What makes some pharmacies more successful than others at implementing pharmacist-prescribed contraception care? To answer this question, we conducted a study to determine the extent of hormonal contraceptive prescribing, also referred to as furnishing in California, among San Francisco community pharmacies, and identify the factors that led to successful implementation.
Implementation in San Francisco pharmacies
After calling all 113 community and independent pharmacies located in San Francisco, we identified 21 locations (19%) that furnished hormonal contraception. Only one of these was an independent pharmacy; the rest were chain community pharmacies. Half or more of Costco, CVS, and Safeway locations furnished hormonal contraception, while less than 5% of Walgreens and independent pharmacies did so.
Factors associated with successful adoption
Within the control of pharmacies
We identified three main factors that led to successful implementation that were within pharmacy control. The first was a company protocol—respondents stated that having an established precedent and administrative support, and paying for pharmacists’ training, was crucial for successful implementation. The second was advertising, due to the community’s limited awareness of this service. Lastly, the accessibility of pharmacists played a role in increasing access to services and to hormonal contraception.
Relating to the setting or larger community
We also identified factors leading to successful implementation outside the control of pharmacies. These included the location of the pharmacy and its patient population, as well as collaboration with local clinics. Pharmacies in proximity to students and other younger and short-term residents found there was more need for hormonal contraceptive furnishing services. One pharmacy had an existing collaboration with a local clinic and its providers that acted as a bridge to the service.
Barriers to service adoption
Respondents also reported several barriers to successful implementation. The cost of consultation for patients was a widespread concern. Lack of time was another barrier reported by many pharmacists, which could be resolved through scheduled appointments or more overlaps of pharmacist shifts. The last identified barrier was patient privacy. Many respondents expressed a need for a private consultation room in order to provide a confidential service, and those that had a private consultation room acknowledged this as a benefit.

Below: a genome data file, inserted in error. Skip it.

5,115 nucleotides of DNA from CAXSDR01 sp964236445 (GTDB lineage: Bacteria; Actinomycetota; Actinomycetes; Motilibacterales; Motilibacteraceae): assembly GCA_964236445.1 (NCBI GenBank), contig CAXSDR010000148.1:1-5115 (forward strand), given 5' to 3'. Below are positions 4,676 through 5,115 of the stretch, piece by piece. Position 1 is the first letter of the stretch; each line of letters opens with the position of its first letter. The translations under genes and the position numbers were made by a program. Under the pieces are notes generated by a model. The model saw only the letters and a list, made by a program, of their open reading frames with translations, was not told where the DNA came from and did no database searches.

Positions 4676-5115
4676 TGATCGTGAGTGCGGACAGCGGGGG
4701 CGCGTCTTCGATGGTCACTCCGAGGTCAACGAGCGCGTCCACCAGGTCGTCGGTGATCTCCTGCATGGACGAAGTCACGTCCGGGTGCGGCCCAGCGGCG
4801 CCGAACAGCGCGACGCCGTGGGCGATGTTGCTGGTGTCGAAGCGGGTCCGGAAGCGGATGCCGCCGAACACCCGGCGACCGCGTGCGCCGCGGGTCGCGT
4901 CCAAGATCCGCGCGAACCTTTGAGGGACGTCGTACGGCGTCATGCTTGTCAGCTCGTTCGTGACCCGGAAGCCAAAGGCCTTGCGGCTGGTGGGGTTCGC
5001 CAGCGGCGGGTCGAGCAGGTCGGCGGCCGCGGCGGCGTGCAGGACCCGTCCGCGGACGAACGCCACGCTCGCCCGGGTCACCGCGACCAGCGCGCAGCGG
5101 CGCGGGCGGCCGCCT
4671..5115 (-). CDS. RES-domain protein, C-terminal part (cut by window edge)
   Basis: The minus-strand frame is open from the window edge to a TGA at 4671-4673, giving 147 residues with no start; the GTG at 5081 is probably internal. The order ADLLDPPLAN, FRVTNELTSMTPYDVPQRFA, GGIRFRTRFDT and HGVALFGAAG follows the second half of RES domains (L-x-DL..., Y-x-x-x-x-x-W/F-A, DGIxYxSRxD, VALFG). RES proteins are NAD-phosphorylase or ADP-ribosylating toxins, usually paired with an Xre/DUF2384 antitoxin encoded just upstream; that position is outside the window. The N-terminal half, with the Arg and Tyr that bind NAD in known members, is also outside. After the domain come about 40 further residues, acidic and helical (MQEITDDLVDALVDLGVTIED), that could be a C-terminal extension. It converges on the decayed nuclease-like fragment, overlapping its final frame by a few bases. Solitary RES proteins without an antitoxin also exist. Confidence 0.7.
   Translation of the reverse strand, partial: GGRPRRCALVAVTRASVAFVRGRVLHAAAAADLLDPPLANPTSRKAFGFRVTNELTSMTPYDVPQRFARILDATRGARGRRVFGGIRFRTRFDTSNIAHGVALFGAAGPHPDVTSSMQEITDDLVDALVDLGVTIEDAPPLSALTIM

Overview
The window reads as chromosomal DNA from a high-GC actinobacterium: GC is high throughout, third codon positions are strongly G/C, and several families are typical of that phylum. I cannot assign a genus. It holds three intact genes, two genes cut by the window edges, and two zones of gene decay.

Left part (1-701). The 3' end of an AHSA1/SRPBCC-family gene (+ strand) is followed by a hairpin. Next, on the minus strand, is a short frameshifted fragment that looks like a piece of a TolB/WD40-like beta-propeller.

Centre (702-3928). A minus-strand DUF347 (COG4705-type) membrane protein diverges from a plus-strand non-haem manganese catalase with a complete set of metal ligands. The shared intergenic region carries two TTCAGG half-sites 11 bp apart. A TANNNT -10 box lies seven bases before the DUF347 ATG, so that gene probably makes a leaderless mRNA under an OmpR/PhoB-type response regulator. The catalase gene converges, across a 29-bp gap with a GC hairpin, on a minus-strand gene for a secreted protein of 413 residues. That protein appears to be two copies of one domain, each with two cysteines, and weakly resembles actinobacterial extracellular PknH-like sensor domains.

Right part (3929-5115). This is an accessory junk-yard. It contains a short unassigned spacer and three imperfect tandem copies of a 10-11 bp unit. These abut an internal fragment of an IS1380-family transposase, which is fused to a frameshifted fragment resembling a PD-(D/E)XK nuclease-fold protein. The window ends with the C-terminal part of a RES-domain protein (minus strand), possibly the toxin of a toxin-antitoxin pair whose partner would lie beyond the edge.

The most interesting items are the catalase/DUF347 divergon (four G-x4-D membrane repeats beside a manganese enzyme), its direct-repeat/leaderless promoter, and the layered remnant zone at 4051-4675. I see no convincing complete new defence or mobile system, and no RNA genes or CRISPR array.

Effect of COVID-19 on furnishing
Our data collection began in April 2020, shortly after the introduction of San Francisco’s shelter-in-place order. We asked study participants to comment on whether practices or demand for hormonal contraception had changed under the shelter-in-place order and responses were mixed. While some pharmacies reported an increase in demand for hormonal contraceptive furnishing, others reposted a decrease.
Implications for the future
We found an increase in participation among pharmacies in San Francisco that were furnishing hormonal contraception than previously reported in California overall; 19% in San Francisco in 2020 versus 11% statewide in 2017. This finding could reflect either pharmacies adding this service gradually over time or a local phenomenon. However, CVS pharmacists reported that a new corporate protocol was initiated in 2020, suggesting the higher rate of furnishing we identified could be reflected statewide. Our results detailed successful strategies used by San Francisco community pharmacies that could serve as a model for expanding this service to other pharmacies. In the words of one respondent:
“The pharmacist is the most overtrained and underutilized health care professional we have.”
With more widespread implementation of this service, community pharmacists can increase their scope of practice, improve quality and continuity of care for patients, and expand access to hormonal contraception to improve reproductive health.
- California Board of Pharmacy 1746.1: Protocol for pharmacists furnishing self- administered hormonal contraception. Link.
- Chen L, Lim J, Jeong A, & Apollonio D. Implementation of hormonal contraceptive furnishing in San Francisco community pharmacies, 2020. Journal of American Pharmacists Association. doi:https://doi.org/10.1016/j.japh.2020.07.019
- Gomez AM. Availability of pharmacist-prescribed contraception in California, 2017. JAMA. 2017;318(22):2253e2254.
About the Authors
Lauren Chen, Julie Lim, and Asher Jeong are third-year doctoral students at the University of California San Francisco (UCSF) School of Pharmacy. Dorie Apollonio is a professor in the UCSF Department of Clinical Pharmacy.